2. Establish a Least-Privilege Policy
The next actionable step of how to prevent a data breach is to establish a least-privilege policy for vendors and third parties. Just because you’ve signed an agreement with a third party doesn’t mean they have your same security standards - something malicious actors know very well.
A “least-privilege” approach is a tiered system in which all parties are given the least amount of security clearance that still enables them to complete their role.
Let’s use an analogy of an amusement park. If you hired a professional custodial service to clean the park every night, you wouldn’t give them master keys that open the attractions’ control rooms. You would simply give them keys to the maintenance closets, the bathrooms, and the cafeterias. By employing this least-privilege policy, your vendors are allowed to do what they do best and aren’t exposing you or themselves to any unnecessary risks.
3. Monitor All Users and Perform Security Audits
Once a breach has occurred, it may be too late to perform an audit that will trace the compromise back to its source. But if you incorporate audits and penetration tests on your network regularly, you’ll be able to track vulnerabilities in real-time and patch appropriately.
Don’t just focus on your vendors’ activity. Make sure you’re regularly monitoring all user activity so that when a breach occurs, you’re performing a comprehensive analysis, not just blaming your vendor partners. Netop Remote Control integrates with Azure AD and other directories, allowing each individual vendor to be granted specific access based on granular controls. Setting a time window during which a vendor can gain remote access, while filtering by approved IP addresses, can limit your attack surface considerably.
Application whitelisting also allows a company to grant vendors access to specific programs, which means even if their credentials are compromised, the attacker is unable to gain further access to a device, much less the network.
Routine monitoring can be especially helpful in industries like cybersecurity in healthcare where breaches can be accompanied by hefty fines and dangerous interruptions in care.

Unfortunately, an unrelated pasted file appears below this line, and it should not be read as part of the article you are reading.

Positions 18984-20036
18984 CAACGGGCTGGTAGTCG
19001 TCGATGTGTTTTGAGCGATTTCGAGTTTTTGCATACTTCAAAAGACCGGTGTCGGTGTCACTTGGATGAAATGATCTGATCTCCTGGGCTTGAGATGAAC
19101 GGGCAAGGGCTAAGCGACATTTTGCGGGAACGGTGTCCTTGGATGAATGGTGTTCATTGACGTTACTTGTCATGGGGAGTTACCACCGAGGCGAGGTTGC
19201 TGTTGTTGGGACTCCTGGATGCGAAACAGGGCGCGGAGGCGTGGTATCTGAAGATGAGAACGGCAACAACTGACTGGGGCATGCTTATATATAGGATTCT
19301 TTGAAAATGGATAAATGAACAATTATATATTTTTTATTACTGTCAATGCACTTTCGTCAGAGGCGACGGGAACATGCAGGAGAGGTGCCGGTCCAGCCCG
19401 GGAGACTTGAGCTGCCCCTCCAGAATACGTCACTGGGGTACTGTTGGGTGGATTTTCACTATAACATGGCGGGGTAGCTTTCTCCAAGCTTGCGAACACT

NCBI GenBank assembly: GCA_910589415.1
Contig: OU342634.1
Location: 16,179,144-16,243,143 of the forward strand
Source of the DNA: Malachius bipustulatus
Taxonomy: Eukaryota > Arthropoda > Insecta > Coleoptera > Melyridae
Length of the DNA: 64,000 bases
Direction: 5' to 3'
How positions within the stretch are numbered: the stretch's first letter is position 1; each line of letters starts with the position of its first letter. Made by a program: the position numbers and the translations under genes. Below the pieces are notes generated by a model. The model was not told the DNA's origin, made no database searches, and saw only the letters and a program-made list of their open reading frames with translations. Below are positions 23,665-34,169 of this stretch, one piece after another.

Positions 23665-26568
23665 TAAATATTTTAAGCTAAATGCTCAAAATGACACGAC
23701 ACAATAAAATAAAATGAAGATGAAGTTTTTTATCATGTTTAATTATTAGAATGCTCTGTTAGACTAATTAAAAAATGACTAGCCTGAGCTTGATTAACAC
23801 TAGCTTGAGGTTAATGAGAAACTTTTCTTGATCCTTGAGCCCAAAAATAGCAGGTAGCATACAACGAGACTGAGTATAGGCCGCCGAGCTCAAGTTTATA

4. Ensure Strong Authentication and Encryption
The technical side of how to prevent a data breach begins with authentication and encryption.
As we mentioned earlier, many data breaches are a result of weak passwords and stolen credentials. Thus, it is imperative that you incorporate strong, multi-step authentication measures for all user credentials across devices. If you are a remote MSP, require your clients to update their credentials on a frequent schedule and phase out default password-enabled equipment.
Whether you have on-premise or cloud-based servers, 256-bit encryption will keep your channels safe from most baseline malicious network traffic. Encrypted channels make endpoint monitoring much easier and deter cyber criminals from gaining access to your network.
5. Make Security a Priority Across Teams
Train your entire staff on the best practices for preventing data breaches. Just as you give your staff and vendors least-privilege access to protect them, you should also be giving them an abundance of resources to combat phishing scams and other social engineering attempts.
Your endpoints may be monitored, and your channels may be encrypted, but only proper training can prevent an employee from clicking on a malicious link or unknowingly exposing sensitive information.
6. Respond Properly to Breaches
An appropriate response to a data breach when it occurs is an important part of how to prevent a data breach from happening again in the future.
If your organization is the victim of a breach, identify the size and scope by pulling your audit logs. Divert traffic if necessary and patch your software accordingly. Be open and honest with your users and outline the steps you’re taking to remedy the situation. A complete response to a data breach can build trust with users and strengthen your security measures going forward.
Secure Your Network With Netop Remote Control
Along with these six ways to prevent data breaches, a comprehensive approach to data protection should include secure remote access software. Netop Remote Control offers fully scalable remote solutions that will keep your organization safe, fast, and responsive.
If you’re ready to expand your data security with Netop Remote Control, contact us for your free trial today.
Sam Heiney is the Product Manager for Netop Remote Control.